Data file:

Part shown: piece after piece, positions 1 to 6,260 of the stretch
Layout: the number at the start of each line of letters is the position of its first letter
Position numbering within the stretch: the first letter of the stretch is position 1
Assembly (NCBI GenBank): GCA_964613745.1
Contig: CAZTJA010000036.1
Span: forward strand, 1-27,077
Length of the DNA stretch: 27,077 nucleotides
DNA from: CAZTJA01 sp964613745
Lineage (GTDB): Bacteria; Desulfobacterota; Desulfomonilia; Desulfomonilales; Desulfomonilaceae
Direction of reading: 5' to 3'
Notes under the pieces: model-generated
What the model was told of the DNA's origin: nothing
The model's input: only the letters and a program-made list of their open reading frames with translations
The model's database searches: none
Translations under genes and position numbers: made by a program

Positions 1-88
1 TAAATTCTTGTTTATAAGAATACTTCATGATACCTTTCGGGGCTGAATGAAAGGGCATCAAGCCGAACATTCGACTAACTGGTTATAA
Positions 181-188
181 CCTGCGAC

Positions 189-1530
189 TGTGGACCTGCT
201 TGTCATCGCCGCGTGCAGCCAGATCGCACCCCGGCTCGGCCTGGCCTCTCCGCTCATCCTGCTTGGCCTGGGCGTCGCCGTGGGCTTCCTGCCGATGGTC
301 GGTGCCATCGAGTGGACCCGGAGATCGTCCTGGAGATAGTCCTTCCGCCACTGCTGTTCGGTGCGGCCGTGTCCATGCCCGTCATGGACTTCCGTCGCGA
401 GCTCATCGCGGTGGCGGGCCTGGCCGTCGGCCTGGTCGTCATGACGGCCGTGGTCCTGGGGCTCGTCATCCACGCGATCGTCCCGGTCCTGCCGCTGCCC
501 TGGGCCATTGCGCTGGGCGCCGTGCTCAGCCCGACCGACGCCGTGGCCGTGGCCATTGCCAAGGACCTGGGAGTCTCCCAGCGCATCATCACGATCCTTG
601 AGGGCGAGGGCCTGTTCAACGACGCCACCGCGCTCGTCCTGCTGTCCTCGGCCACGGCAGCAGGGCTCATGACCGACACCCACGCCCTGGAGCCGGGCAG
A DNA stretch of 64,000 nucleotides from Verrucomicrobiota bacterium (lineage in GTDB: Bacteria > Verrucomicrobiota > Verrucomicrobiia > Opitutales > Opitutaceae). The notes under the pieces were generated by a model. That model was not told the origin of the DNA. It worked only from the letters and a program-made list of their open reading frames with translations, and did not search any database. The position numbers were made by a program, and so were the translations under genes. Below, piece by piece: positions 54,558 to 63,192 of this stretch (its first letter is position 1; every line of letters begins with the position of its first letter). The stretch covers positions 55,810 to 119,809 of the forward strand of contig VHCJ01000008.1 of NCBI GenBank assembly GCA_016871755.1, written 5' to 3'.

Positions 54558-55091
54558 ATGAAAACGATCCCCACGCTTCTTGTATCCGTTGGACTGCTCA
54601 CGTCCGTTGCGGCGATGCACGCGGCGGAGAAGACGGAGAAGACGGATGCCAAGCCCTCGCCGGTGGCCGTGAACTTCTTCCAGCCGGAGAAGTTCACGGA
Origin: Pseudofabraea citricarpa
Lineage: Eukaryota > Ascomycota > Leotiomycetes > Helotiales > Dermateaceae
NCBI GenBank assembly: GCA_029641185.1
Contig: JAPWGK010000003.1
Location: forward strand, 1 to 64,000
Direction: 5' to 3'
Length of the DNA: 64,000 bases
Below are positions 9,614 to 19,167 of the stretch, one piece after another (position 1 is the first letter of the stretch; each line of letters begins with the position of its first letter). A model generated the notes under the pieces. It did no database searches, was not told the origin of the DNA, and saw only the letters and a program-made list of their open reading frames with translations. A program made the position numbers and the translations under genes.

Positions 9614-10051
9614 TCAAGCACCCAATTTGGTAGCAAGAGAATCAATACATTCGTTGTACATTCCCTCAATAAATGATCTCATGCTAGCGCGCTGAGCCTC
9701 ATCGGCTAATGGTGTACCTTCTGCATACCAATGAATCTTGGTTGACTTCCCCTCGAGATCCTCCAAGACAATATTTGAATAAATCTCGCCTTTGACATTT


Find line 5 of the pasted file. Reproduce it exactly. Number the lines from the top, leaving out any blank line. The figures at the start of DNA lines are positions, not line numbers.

Contig: CAZTJA010000036.1